So, no holiday cards out (but maybe in the new year), classes in fairly good shape. Books ordered for next semester. Still to do: wrapping, one more bit of writing to get that paper out today, one letter of recommendation, finish the syllabus for next semester’s class, read grad student papers and provide feedback, and packing for my pre-holiday trip that starts tomorrow. I have a meeting this afternoon and a great party tonight with the frisbee team.
Hmmm, I was feeling ahead of the game until I wrote that down. Gotta run.
December is the season of failure for academic women. Writing deadlines succumb to deadlines to order next semester’s books, write the final exams, and alas, grade. Students whom you have encouraged to meet with you all semester suddenly take you up on it. Coffee dates “before the semester ends” emerge out of nowhere. And holiday get-togethers pepper the month when babysitters are so scarce they become just an abstraction. Continue reading “the busy times”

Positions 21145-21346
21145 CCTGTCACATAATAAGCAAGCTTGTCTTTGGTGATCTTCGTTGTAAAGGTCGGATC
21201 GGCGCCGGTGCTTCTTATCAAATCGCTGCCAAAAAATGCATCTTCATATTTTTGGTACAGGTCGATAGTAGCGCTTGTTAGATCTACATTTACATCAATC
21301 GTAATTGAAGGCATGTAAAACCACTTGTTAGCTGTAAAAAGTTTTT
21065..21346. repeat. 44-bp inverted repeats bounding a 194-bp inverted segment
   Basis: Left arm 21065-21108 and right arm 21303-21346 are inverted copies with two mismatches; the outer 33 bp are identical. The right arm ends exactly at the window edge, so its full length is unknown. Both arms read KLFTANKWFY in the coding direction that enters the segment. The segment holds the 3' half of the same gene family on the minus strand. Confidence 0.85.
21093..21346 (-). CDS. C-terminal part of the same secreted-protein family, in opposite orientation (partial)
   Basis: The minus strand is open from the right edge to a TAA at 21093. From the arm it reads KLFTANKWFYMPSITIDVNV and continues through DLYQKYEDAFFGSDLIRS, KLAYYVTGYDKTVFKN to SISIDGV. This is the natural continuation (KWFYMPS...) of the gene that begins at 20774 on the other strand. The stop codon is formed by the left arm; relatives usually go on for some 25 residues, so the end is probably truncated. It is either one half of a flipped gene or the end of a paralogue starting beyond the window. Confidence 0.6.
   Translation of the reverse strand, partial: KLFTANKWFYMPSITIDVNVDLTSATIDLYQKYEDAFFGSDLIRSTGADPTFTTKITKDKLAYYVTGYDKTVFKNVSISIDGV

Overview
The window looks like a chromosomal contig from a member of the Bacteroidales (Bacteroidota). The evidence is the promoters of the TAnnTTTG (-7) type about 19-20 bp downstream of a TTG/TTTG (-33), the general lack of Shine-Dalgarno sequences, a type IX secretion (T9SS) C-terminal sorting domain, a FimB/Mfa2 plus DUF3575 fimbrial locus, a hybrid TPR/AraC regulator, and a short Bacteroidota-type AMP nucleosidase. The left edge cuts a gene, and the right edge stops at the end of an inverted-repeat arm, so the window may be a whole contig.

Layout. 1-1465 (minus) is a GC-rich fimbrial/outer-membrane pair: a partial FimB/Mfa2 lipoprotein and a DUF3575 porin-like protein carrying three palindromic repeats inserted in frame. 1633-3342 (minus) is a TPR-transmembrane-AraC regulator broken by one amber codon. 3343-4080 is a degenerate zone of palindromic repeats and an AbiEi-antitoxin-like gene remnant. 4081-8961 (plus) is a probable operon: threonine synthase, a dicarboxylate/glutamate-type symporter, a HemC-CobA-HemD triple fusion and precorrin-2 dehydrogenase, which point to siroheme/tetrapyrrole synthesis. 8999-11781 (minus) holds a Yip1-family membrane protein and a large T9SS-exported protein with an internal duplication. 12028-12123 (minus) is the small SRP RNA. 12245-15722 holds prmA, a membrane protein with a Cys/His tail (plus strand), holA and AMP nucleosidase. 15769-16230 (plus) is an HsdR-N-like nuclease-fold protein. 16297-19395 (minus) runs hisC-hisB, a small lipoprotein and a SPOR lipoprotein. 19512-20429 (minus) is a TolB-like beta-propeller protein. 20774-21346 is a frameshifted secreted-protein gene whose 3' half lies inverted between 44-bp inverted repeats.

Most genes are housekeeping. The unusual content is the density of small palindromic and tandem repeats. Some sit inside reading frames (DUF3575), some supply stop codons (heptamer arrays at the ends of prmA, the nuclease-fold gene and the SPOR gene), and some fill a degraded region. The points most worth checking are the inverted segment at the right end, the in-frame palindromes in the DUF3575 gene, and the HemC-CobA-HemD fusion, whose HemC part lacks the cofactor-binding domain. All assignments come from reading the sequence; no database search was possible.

I was looking for the Journal of Applied Psychology‘s article that sparked the media frenzy today over the link between gender role orientations and salary when I noticed this slight difference between the BBC and many of the other news sources: Continue reading “you say potato, i say potato.”
Government officials in Kota Bharu, a northern Malaysian city, have issued guidelines to women on how to dress in order to preserve their dignity and avoid rape:
Azman Mohamad Daham, a spokesman for Kota Bharu municipality, said the latest suggestion contained in leaflets was part of a two-year old campaign.
“We just distribute pamphlets,” he said. “Our minimum guideline is [women] must wear headscarves. The rest is up to them. If they want to follow the 100% Islamic way, it’s up to them.”